The [sectional conflict] had certainly shown the weakness of the democratic process in dealing with issues cast as moral conflicts or having to do with the fundamental structure of society. It seemed to show, as Carl Becker has said, that "government by discussion works best when there is nothing of profound importance to discuss, and when there is plenty of time to discuss it. The party system works best when the rival programs involve the superficial aspects rather than the fundamental structure of the social system, and majority rule works best when the minority can meet defeat at the polls in good temper because they need not regard the decision as either permanent or a fatal surrender of their vital interests."
That, however, was only half of the difficulty. The [sectional conflict] had also shown that a democratic society cannot stand still. The conservative urge to hold fast to that which has been established may prove as fatal as the fanatic's prod to constant change. Those who profess a belief in democracy must ever remember that alongside the Constitution of the United States stands that other troublesome document, the Declaration of Independence, with its promise of greater freedom and equality. If politicians and parties do not sometimes give it heed, they may learn to their sorrow that the great document was written to justify revolt. that too may be a fatal weakness in the democratic process.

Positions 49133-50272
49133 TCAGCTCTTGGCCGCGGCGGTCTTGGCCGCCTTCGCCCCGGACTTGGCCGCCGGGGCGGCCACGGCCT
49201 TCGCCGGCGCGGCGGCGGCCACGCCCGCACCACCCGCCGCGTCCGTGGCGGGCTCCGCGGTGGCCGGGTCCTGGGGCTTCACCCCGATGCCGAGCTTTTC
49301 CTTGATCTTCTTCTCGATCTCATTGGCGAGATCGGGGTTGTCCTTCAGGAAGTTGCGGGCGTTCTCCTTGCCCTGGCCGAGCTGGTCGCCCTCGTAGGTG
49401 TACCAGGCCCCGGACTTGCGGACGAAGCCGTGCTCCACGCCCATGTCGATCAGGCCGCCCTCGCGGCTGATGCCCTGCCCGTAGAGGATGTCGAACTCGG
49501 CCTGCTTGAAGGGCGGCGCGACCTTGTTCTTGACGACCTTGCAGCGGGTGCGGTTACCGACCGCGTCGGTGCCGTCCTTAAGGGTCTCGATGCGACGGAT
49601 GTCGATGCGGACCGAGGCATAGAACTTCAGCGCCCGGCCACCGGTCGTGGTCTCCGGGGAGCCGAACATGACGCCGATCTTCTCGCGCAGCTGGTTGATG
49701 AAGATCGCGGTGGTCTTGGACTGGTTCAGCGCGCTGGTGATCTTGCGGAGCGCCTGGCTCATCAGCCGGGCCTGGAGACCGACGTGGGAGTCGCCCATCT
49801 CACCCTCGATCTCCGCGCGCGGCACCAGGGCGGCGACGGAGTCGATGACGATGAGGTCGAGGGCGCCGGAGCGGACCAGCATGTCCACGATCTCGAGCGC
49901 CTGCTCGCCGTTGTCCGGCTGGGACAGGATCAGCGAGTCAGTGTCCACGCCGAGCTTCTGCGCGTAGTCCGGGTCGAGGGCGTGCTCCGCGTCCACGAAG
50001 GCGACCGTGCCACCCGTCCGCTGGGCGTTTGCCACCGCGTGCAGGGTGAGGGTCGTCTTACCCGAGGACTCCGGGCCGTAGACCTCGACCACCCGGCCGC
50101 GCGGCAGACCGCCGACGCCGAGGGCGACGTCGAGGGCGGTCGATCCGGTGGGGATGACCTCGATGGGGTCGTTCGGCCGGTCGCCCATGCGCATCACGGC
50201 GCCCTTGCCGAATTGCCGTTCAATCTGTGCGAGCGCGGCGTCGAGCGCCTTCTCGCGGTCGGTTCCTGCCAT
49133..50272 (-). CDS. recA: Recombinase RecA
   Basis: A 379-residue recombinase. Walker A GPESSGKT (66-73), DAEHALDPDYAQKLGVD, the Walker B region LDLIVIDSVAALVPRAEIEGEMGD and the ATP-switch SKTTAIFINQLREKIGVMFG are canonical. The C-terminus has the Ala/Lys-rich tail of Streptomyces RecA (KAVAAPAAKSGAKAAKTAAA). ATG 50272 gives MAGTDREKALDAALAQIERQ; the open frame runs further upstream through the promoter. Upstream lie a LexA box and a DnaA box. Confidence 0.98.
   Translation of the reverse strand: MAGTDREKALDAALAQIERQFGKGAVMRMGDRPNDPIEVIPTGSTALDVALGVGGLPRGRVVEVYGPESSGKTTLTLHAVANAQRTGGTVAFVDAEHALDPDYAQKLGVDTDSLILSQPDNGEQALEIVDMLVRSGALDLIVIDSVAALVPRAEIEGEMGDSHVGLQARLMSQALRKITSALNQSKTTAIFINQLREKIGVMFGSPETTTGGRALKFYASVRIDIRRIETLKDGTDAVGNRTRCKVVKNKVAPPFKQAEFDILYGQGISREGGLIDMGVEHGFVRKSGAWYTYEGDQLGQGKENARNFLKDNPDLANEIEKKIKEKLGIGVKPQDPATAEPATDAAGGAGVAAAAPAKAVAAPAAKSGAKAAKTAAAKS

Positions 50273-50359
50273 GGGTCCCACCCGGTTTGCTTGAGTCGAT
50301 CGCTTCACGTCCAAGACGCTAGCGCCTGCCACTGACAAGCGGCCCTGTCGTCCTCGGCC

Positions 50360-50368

Source: Kenneth M. Stampp The Causes of the Civil War, third revised edition (Simon & Schuster: New York, 1959, 1965, 1974, 1991) pgs 195-199